Then saith the woman of Samaria unto him
In a scoffing, jeering way,
how is it, that thou being a Jew;
which she might know, by his language and his dress:
askest drink of me, which am a woman of
not that the waters of Samaria were unlawful for a Jew to drink of; for as
``the land of the Cuthites (or Samaritans), was pure, or clean, so, (hytwqm) , "their collections of water", and their habitations, and their ways were clean F13,''and might be used; but because the Jews used no familiarity with the Samaritans, nor would they receive any courtesy or kindness from them, as follows:
for the Jews have no dealings with the
some take these to be the words of the evangelist, commenting upon, and explaining the words of the woman; but they seem rather to be her own words, giving a reason why she returned such an answer; and which must be understood, not in the strictest sense, as if they had no dealings at all with them: indeed in some things they had no dealings with them, and at some certain times; hence that discourse of the Samaritans with a Jewish Rabbi F14.
``The Cuthites (or Samaritans) inquired of R. Abhu, your fathers, (Nyqptom wyh) , "used to deal with us" (or minister to us, or supply us with necessaries), wherefore do not ye deal with us? (or take a supply from us;) he replied unto them, your fathers did not corrupt their works, you have corrupted your works.''They might not use their wine and vinegar, nor admit them to their tables; they say of a man F15,
``because the Cuthites (or Samaritans) ate at his table, it was the reason why his children went into captivity--and further add, that whoever invites a Cuthite (or Samaritan) into his house, and ministers to him, is the cause of captivity to his children.''And they forbid a man to enter into partnership with a Cuthite (or Samaritan F16): and particularly,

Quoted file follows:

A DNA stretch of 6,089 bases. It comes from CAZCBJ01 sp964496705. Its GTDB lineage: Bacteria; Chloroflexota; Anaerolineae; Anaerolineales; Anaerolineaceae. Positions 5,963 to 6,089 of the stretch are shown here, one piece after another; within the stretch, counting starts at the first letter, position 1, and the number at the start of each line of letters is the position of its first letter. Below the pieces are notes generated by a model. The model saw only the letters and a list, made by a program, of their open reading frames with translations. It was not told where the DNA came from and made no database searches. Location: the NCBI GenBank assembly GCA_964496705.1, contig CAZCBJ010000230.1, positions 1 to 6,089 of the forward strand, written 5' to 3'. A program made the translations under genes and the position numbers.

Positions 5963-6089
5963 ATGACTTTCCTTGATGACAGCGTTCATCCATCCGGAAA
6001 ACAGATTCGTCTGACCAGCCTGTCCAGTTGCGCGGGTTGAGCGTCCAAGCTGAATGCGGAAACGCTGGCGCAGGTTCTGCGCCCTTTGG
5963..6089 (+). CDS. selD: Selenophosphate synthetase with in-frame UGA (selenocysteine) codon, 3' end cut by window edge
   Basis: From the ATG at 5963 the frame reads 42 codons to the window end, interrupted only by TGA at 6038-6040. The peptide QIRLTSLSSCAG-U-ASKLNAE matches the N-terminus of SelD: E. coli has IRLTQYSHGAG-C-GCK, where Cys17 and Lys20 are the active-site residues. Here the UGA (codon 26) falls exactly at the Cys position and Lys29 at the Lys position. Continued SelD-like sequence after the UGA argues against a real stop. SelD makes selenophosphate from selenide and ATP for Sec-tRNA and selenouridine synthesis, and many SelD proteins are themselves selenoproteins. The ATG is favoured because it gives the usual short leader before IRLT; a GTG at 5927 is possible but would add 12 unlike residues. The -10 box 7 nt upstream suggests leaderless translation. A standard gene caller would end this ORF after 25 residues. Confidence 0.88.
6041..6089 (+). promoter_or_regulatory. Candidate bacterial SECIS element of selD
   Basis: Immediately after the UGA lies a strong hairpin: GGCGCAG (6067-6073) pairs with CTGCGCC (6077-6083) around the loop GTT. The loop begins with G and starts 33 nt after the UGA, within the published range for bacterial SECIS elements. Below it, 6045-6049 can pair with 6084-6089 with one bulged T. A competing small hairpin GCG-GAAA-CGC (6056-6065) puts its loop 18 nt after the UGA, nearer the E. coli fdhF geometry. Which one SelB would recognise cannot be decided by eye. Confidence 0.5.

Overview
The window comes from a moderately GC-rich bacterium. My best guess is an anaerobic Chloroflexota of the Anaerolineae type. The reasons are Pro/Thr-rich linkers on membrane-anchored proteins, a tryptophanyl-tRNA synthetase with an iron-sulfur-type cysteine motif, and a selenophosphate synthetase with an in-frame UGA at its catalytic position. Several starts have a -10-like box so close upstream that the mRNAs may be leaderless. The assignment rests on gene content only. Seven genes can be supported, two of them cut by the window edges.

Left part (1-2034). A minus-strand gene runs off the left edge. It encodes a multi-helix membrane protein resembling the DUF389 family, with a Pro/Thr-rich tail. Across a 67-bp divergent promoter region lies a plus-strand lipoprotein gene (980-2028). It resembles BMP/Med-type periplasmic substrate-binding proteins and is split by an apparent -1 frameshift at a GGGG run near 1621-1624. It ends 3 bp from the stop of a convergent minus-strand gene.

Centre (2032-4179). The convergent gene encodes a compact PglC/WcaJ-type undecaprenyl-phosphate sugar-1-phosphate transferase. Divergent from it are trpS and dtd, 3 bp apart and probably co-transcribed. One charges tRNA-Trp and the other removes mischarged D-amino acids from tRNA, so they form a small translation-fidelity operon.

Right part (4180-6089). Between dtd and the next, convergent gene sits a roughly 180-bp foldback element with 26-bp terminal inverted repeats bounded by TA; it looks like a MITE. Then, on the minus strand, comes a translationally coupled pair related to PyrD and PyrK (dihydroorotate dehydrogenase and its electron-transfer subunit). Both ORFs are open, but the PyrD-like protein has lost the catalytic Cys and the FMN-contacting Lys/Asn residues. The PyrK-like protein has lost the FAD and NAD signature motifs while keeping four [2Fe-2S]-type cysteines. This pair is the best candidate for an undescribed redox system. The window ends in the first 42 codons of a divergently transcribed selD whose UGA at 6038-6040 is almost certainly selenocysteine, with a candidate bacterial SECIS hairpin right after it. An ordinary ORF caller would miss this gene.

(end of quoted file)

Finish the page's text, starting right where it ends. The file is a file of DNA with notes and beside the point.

``three days before the feasts of idolaters (for such they reckoned the Samaritans, as well as others), it is forbidden to have any commerce with them, to borrow of them, or lend to them F17 &c.''But then at other times, and in other respects, they had dealings with them; they might go into their cities and buy food of them, as the disciples did, ( John 4:8 ) ; they might send their wheat to a Samaritan miller, to be ground F18; and as it appears from the above citations, their houses and habitations were clean, and might be lodged in, with which compare ( Luke 9:52 ) ; the poor of the Samaritans were maintained with the poor of Israel F19; wherefore the sense is, as Dr. Lightfoot observes, that the Jews refused to receive the least favour or kindness at the hand of a Samaritan; and therefore the woman might justly wonder, that Christ should ask so small a favour of her, as a little water. The reason of this distance and aversion, was religion; and so the Ethiopic version, rather paraphrasing than translating, renders the words, "the Jews do not agree in religion, nor do they communicate with the Samaritans, nor mix together": and this was of long standing, and had been occasioned and increased by various incidents; for when the ten tribes revolted in Jeroboam's time, the calves were set up in Dan and Bethel, in order to draw off the people from worship at Jerusalem, which gave great umbrage to the tribes of Judah and Benjamin; and when the ten tribes were carried away captive by the king of Assyria, he planted the cities of Samaria with colonies in their room, consisting of Heathenish and idolatrous persons, brought from Babylon, and other places; to whom he sent a priest, to instruct them in the manner of the God of the land; but with these instructions, they still retained their idols, and their idolatrous practices; see ( 2 Kings 17:24-41 ) , which must render them odious to the Jews: and these were the principal adversaries of the Jews, after their return from captivity; and discouraged them, and weakened their hands, in the building of the second temple: but what latest, and most of all had fixed this aversion and enmity, was this; Manasseh, brother to Jaddua the high priest, having married Sanballat's daughter, governor of Samaria, was for it removed from the priesthood; who applying to his father-in-law, he proposed building for him a temple on Mount Gerizim, and making him an high priest; for which he obtained leave of Alexander the Great, and accordingly built one, and made his son-in-law high priest; which drew a great many profligate Jews over to him, who mixing with the Samaritans, set up a worship, religion, and priesthood, in distinction from the Jews; and this was ever after a matter of contention and quarrel between these people, and the reason why they would have no dealings with them.